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3. Sons of Anarchy

The third season of FX’s outlaw biker drama may not have been its best, but after a sluggish start, the series redeemed itself by getting back to the kind of top-notch storytelling that fans have come to expect. Many of those fans were quick to criticize the ambitious Ireland subplot that dominated most of the season, but along with fleshing out some of the club’s back story, it also set the stage for what turned out to be a killer finale. Many of the supporting players got lost in the background this year, but Charlie Hunnam gave the performance of his career, guest stars Paula Malcomson and James Cosmo proved themselves worthy additions to the cast, and Ally Walker put the finishing touches on what might just be the best TV villain in quite some time. The show may have stumbled a bit along the way, but no matter how you felt about the season as a whole, those who stuck around for the long haul were given plenty of incentive to come back next fall.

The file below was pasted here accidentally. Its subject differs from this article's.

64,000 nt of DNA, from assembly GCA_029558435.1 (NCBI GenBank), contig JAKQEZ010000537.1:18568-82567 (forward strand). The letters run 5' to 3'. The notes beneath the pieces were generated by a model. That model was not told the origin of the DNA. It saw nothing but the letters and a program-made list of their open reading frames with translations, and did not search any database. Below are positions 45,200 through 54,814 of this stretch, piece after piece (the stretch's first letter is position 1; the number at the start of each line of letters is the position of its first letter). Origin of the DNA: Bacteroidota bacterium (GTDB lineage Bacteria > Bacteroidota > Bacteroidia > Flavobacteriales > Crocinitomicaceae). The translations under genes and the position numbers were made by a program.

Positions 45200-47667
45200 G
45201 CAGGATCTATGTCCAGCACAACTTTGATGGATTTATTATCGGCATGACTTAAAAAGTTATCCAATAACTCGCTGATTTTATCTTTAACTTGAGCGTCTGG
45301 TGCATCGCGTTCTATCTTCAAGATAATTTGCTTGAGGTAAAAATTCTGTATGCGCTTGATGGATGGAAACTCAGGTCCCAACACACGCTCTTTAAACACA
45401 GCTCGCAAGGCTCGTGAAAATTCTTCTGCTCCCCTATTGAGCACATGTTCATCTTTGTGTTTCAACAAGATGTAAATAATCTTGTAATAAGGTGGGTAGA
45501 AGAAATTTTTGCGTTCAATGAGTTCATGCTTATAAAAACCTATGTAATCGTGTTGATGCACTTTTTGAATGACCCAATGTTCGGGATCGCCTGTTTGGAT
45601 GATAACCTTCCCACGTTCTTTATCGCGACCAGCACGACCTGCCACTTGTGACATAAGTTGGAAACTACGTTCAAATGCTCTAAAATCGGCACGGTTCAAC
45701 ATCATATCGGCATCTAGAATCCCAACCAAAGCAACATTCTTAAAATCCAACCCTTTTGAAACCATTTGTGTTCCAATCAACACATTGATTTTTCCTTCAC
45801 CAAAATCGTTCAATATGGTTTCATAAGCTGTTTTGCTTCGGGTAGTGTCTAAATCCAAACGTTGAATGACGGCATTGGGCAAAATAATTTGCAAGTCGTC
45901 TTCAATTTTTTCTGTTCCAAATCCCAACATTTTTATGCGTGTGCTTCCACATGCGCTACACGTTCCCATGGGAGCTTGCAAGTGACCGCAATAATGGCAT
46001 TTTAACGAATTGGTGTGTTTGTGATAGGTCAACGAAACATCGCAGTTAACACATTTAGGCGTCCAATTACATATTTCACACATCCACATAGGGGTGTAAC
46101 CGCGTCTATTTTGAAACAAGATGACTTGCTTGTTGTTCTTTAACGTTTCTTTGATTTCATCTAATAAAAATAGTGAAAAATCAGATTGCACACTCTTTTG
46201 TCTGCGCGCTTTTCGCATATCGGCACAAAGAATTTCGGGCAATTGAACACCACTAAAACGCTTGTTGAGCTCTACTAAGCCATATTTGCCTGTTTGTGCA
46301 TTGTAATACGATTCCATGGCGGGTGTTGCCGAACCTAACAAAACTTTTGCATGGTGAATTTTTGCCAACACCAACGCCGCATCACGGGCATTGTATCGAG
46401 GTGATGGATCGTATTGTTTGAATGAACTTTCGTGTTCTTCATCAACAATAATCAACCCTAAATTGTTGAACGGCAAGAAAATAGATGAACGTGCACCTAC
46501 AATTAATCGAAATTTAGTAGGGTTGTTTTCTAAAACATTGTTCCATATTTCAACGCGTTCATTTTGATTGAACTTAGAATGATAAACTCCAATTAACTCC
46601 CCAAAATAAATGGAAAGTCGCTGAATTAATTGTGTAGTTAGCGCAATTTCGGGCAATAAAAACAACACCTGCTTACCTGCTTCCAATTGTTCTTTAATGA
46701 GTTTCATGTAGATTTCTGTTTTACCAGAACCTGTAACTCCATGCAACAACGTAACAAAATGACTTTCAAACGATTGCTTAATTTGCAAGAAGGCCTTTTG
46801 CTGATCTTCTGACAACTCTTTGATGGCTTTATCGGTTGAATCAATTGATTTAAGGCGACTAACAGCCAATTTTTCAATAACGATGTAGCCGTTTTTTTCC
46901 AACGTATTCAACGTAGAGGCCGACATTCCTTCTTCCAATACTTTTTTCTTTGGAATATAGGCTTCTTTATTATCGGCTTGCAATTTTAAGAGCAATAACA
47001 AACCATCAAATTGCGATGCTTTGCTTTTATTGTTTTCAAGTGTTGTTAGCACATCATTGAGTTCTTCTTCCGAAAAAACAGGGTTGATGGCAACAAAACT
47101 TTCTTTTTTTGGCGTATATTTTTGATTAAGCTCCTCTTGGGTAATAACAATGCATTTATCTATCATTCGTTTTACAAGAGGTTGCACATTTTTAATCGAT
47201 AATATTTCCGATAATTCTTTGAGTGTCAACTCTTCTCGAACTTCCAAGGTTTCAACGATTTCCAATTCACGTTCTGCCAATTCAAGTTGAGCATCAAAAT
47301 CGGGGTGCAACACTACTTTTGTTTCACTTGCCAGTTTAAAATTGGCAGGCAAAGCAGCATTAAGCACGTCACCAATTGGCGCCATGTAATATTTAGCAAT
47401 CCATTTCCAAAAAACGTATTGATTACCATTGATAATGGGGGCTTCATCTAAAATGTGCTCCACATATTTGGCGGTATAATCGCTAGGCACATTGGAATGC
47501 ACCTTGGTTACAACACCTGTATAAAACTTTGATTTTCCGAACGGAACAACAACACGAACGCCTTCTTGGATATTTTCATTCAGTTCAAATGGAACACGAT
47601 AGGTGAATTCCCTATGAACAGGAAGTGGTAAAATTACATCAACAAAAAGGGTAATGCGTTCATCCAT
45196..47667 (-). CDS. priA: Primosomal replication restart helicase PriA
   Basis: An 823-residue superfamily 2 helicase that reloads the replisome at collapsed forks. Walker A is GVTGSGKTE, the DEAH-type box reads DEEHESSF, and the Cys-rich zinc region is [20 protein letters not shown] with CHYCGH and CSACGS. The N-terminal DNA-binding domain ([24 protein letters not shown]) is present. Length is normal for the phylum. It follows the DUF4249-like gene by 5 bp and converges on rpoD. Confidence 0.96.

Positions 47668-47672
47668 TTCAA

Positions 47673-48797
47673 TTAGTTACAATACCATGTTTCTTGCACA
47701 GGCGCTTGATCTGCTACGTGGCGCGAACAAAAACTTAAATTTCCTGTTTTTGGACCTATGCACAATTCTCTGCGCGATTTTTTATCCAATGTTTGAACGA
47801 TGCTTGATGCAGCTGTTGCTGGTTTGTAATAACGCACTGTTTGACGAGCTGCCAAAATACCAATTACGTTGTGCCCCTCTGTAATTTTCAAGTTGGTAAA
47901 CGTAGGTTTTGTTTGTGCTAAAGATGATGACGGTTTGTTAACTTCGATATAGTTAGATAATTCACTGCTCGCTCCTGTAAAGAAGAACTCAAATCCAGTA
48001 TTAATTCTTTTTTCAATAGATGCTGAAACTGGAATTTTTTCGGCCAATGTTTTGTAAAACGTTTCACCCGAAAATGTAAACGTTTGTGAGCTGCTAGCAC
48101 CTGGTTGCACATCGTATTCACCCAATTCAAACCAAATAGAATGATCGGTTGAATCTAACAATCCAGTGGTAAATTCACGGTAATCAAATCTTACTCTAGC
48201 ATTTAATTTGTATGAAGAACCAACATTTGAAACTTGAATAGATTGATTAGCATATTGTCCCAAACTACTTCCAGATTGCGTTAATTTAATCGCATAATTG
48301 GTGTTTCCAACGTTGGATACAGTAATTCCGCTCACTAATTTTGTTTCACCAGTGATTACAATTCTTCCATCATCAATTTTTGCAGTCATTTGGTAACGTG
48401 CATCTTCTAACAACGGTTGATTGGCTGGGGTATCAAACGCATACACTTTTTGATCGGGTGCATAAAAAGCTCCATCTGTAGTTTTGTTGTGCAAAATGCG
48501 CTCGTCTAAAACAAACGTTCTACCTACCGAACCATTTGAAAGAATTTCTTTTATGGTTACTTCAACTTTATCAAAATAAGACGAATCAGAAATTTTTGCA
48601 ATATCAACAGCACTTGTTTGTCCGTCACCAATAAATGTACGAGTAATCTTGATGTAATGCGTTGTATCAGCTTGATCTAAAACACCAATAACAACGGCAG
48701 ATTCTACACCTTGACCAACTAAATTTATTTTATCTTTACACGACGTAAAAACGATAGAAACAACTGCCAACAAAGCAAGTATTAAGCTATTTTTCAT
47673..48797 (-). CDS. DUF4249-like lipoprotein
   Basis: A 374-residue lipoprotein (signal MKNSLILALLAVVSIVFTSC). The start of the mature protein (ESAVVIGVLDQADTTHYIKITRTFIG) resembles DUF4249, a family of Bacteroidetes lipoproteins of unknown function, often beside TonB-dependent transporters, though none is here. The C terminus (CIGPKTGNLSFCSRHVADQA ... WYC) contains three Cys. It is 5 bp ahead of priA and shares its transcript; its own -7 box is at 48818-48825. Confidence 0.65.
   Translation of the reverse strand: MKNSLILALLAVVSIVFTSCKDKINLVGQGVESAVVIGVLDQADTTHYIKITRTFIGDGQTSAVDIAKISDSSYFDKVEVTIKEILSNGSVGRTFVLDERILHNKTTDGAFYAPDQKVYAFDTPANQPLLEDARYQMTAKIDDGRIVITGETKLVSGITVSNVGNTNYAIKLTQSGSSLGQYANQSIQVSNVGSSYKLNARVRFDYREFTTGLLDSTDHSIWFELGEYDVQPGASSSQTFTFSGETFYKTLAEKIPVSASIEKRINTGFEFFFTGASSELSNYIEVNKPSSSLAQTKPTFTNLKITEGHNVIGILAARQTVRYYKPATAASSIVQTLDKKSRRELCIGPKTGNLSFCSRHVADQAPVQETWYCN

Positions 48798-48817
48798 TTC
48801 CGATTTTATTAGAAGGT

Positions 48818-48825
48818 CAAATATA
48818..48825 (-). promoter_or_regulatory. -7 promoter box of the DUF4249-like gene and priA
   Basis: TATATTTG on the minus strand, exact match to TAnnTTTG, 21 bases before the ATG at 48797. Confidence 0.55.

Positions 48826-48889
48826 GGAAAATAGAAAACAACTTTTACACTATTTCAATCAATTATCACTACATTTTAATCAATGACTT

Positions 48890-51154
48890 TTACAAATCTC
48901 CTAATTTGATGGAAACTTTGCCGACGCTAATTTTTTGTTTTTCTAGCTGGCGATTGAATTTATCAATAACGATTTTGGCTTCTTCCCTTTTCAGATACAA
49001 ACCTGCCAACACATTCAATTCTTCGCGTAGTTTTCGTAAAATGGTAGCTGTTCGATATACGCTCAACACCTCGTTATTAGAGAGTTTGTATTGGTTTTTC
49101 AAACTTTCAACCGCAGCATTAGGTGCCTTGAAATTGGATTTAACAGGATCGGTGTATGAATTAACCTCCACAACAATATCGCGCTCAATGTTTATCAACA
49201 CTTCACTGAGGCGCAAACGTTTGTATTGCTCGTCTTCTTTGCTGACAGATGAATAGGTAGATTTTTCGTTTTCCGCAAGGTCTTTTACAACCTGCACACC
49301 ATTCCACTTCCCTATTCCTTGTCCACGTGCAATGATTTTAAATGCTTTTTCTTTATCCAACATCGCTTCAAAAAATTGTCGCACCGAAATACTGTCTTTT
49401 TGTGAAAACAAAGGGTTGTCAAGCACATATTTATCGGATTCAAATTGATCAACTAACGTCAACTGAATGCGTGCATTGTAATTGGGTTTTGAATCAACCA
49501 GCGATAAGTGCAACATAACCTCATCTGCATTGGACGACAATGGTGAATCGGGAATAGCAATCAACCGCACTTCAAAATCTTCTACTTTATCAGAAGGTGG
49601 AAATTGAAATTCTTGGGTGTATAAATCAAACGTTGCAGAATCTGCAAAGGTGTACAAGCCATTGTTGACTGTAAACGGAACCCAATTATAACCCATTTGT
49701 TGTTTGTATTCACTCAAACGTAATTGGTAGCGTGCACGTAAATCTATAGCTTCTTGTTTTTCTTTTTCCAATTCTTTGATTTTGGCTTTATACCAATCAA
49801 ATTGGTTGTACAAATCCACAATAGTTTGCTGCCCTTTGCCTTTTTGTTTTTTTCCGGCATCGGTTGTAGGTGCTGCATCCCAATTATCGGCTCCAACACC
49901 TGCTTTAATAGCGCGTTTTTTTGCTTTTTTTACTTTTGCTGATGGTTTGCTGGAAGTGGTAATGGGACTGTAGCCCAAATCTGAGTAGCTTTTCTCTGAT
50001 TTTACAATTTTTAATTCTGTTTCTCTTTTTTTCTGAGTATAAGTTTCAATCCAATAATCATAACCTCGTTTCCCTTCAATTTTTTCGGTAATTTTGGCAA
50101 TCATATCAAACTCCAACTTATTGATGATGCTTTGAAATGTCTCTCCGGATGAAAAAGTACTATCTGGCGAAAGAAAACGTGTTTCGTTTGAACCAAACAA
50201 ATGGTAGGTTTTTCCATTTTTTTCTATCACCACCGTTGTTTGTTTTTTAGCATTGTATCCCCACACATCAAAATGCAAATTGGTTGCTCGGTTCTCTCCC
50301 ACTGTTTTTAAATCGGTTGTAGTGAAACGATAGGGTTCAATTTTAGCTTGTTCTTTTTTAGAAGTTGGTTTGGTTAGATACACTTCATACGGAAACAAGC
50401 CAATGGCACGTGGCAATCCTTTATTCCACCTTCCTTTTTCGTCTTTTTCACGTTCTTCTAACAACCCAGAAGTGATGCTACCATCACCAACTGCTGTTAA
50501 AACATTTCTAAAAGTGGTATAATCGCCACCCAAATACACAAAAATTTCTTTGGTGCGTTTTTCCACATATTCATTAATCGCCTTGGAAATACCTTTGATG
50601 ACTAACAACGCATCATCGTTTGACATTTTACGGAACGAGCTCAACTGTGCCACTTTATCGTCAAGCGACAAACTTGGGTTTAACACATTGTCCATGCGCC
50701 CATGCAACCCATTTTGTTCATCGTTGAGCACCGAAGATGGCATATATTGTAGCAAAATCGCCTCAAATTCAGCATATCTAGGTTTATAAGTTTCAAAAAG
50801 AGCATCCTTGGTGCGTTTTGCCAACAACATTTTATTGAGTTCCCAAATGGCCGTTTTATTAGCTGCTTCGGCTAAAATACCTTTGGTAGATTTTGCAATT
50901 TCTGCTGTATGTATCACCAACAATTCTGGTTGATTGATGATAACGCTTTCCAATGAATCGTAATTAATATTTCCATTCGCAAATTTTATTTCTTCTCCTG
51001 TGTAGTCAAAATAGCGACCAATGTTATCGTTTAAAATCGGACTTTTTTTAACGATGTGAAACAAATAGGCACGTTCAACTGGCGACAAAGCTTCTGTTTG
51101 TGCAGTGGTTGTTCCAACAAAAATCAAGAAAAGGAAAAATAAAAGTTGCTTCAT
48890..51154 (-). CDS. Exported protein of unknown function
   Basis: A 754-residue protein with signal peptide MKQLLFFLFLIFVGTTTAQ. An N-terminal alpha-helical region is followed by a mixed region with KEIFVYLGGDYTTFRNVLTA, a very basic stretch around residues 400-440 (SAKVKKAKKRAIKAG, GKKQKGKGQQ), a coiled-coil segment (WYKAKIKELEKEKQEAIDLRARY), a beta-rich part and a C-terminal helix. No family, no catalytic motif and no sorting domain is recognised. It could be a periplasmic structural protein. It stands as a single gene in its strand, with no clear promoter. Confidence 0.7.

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Mad Men 4.13 – No, seriously, who IS Don Draper?

A lot of TV critics spent much of last week trying to work out what would come to pass in this season’s final episode of “Mad Men,” but I can honestly say that I didn’t give it too much thought. The most I did, really, was reflect on how the previous season of “Mad Men” ended, which only served to leave me thinking, “Okay, there’s no way the end of Season 4 is going to leave me as excited about next season as the end of Season 3 did.” And I was right: it didn’t…but that doesn’t mean that Matthew Weiner didn’t still do yet another fine job of setting the stage for the series’ next go-round.

Maybe it’s just the cocktails talking, but since this is the season finale, I don’t think there’s any point in going through the episode scene by scene by scene, so let’s just look at the various events that went down, along with their repercussions: